And I'm gonna say unregister(listener), so we can get both at once. So this file looks good, I made these changes explicitly, let's look over here. We will use as a guide. The little like coloration of the scroll bar I would say, right. So we've got these two little blue chunks.

Those represent modifications. You can see here is our register and unregister. I just dove into the definition there. In this case, for react people you will note that I am not unregistering these ever. It's because this component is never torn down. So typically you would want that symmetry.

This one's always on the screen. So those look good. I'll save this file, and I'm just going through this kind of like to do list. Saving the file when I'm happy with the way that this works. Okay, so here's my register listener. That looks good. I should probably be tearing that down as well, but no worry.

We don't really have multiple routes in this app, so this is always on the screen too. Okay, and the last one here, we've got a category row. Here, these do come on and off the screen potentially, and so we've got our register and our unregister and those both look good to me.

So we can save those, and over here I'm actually gonna close these tabs like this. Close, close, close, all right. So that's task number one. We're done with that. Task number two involves basically finding everyone who's using a function and making a little change to it, so that we're altering the form of argument that is passed to a function.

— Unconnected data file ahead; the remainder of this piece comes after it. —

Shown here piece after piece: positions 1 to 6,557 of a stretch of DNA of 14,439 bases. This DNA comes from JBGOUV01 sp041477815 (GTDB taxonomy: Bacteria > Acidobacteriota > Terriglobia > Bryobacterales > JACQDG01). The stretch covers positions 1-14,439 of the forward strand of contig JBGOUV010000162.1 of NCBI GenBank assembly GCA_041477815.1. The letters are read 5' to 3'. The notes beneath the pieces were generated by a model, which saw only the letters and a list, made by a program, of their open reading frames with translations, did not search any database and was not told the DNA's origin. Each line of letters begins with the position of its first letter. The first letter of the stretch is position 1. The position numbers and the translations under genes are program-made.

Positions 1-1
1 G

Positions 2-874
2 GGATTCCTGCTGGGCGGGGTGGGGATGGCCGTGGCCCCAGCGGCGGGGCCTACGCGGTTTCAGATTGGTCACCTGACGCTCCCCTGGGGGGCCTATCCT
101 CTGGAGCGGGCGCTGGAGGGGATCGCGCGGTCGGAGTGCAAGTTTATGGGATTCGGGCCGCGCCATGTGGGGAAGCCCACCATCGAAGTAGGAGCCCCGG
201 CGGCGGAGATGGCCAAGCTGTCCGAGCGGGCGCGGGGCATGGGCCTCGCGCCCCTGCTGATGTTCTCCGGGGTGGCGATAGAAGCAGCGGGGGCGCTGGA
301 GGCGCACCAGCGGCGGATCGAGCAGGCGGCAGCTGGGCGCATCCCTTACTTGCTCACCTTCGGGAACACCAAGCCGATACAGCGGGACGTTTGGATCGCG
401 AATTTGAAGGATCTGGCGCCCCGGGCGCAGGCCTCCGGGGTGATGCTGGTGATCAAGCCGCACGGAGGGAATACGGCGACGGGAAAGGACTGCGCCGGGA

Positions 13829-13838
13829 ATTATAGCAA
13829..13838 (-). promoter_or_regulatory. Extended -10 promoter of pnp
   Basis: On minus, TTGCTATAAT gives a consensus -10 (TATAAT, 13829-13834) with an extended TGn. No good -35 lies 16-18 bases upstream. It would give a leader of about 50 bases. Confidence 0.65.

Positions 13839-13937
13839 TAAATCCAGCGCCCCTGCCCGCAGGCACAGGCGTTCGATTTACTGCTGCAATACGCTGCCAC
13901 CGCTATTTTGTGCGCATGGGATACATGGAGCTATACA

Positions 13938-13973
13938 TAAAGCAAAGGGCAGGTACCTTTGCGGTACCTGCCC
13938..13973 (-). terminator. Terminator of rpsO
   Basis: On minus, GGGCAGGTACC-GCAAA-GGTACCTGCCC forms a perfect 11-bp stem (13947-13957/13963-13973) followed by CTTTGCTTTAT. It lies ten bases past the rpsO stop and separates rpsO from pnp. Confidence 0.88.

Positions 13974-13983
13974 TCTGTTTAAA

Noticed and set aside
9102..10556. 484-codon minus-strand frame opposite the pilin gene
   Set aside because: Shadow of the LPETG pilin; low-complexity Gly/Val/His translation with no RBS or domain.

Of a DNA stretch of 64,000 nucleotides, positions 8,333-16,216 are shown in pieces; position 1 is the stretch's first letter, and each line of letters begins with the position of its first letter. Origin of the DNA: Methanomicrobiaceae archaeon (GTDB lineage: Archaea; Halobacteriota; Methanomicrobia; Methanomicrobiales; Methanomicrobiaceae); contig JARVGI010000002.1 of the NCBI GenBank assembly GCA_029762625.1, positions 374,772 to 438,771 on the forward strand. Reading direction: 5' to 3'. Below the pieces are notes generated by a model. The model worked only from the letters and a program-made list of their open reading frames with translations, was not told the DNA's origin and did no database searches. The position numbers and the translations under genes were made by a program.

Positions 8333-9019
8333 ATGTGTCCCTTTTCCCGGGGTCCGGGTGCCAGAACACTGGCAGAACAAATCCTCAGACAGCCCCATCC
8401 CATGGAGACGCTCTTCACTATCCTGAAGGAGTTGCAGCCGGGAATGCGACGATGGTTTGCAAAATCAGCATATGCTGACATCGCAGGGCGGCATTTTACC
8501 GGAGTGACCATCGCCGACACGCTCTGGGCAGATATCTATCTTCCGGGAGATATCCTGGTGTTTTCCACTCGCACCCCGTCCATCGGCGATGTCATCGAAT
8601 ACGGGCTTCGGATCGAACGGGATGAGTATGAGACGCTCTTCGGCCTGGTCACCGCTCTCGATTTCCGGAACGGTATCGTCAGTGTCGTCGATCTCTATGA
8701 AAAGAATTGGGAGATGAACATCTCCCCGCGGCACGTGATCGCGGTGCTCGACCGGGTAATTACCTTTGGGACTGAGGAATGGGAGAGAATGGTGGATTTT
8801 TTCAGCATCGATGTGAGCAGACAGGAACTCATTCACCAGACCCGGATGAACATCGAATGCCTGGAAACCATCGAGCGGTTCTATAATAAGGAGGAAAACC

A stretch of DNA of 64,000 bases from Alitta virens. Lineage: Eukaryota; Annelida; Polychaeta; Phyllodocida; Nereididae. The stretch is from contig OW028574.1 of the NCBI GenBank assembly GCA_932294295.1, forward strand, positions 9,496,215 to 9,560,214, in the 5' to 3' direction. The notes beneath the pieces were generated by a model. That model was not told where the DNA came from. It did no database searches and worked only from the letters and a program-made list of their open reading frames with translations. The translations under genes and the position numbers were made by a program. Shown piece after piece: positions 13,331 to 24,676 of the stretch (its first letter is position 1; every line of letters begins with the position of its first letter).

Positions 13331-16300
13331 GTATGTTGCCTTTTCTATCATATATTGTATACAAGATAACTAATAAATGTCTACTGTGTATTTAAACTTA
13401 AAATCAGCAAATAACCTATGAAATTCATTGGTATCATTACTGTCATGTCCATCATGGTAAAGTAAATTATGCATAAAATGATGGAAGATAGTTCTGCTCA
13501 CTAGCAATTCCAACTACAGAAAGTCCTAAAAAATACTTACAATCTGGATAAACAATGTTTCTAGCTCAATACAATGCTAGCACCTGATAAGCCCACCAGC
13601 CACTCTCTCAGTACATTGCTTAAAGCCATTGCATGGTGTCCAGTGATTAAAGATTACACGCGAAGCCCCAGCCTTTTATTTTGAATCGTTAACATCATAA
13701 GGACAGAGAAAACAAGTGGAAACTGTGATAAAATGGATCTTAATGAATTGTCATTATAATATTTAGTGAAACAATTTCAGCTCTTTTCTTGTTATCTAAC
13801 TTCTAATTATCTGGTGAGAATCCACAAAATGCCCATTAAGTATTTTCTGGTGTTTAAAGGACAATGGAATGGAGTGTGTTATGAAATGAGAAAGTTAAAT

So all parties who are calling this function must be touched up a little bit. So we'll dive back into this file, listener support, and we can get rid of this for now. And let's like at fire, and we're gonna right click on this. And I'm gonna find all references, and we're basically gonna use our ability to change code right within the peak editor here, to make all of our necessary changes.

Now you can see one of these is sort of the definition of the function itself. So that counts as a reference, it is where it's defined. But these other three, we will need change a little bit. And all we're gonna do is wrap this, in an object. Like that, we can save it.